afrol News, 2 November - Preliminary results from Niger's Independent National Electoral Commission (CENI) indicate a broad support for the country's new constitution, which aims a making Niger into "a model democracy".
Nigerien citizens were asked to give their approval to the new constitution on Sunday, with all major political forces and the ruling military junta expressing support for the constitutional change. The new constitution had been drafted by a wide-spanning commission, representing large spectres of Nigerien society.
CENI President Abdourahamane Gousmane already yesterday was able to announce that voter turnout had been relatively high at the referendum. While some urban districts had recorded a 93 percent voter turnout, more remote rural districts however saw a turnout as low as 13 percent, MR Gousmane revealed.
The slightly lower than anticipated voter turnout maybe was related to the too obvious result of the referendum. Few expected the new constitution to be rejected, as the ruling military junta has created enthusiasm for its democratisation project since it toppled increasingly authoritarian ex-President Mamadou Tandja in February.
As Mr Gousmane today could present the first preliminary results of the referendum, there were therefore no great surprises. More than 80 percent of Nigerien voters said "yes" in the referendum and less than 20 percent said "no" to the new constitution.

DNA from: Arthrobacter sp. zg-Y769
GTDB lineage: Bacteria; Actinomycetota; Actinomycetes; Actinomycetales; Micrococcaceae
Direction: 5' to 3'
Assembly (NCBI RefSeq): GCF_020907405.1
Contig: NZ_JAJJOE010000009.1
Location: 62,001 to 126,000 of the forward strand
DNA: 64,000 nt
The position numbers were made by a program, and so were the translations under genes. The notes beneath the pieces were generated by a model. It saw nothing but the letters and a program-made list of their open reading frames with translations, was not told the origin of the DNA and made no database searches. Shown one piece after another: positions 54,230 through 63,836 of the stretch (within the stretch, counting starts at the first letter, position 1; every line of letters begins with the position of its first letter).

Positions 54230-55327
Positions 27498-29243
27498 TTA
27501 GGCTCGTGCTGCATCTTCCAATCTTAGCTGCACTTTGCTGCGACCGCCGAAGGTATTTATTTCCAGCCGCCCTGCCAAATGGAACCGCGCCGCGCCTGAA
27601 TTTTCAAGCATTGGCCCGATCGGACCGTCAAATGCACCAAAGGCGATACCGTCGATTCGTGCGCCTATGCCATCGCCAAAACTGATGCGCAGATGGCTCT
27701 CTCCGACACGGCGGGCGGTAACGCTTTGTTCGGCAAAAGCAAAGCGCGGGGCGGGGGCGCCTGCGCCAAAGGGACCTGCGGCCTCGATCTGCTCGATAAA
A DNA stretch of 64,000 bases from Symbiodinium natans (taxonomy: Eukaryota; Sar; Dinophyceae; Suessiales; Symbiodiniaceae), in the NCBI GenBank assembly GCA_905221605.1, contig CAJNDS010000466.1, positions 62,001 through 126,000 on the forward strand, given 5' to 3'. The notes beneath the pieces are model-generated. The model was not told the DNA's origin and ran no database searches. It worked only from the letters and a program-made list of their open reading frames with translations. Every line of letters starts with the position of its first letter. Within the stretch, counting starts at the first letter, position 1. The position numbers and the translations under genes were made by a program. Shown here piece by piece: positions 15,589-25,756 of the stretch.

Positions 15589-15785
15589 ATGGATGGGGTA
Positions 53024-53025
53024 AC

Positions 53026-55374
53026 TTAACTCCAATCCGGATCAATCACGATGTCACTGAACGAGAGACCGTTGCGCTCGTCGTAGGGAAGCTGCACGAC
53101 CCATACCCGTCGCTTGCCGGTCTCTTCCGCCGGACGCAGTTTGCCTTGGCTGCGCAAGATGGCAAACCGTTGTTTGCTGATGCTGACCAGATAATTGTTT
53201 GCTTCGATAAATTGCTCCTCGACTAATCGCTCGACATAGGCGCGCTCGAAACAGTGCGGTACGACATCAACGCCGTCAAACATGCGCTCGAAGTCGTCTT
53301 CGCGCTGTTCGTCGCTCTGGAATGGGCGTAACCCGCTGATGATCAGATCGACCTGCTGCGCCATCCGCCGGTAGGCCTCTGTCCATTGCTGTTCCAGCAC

While the results still are preliminary, they come as great relief to the military junta headed by General Salou Djibo, showing that ex-President Tandja by now has a marginal political standing. Only political parties still supporting Mr Tandja had urged Nigeriens to vote "no".
With the new constitution approved, Niger remains on schedule to implement its democratisation process.
The approval of the constitution by popular vote as such legitimises the current junta's power and transition process. All is therefore ready to return to a constitutional order and to organise presidential and parliamentary elections on 31 January 2011.
The new constitution strengthens the parliament in Niamey at the expense of the President and government. It aims at addressing possibilities for a strong President to abuse power and develop into a dictator by balancing powers better among the legislative and the executive. It also introduces a two-chamber parliament.
The main arguments of the pro-Tandja camp for recommending a "no" vote was that the new constitution would make the impoverished country even more difficult to rule. Weakening the executive too much would be a mistake as Niger needed a strong leadership to lift it out of its chronic crisis.
Niger's junta has been hailed by international cooperation partners, including the African Union (AU), the European Union (EU) and the United States for its progressive policies and determination to reintroduce strong democratic institutions.
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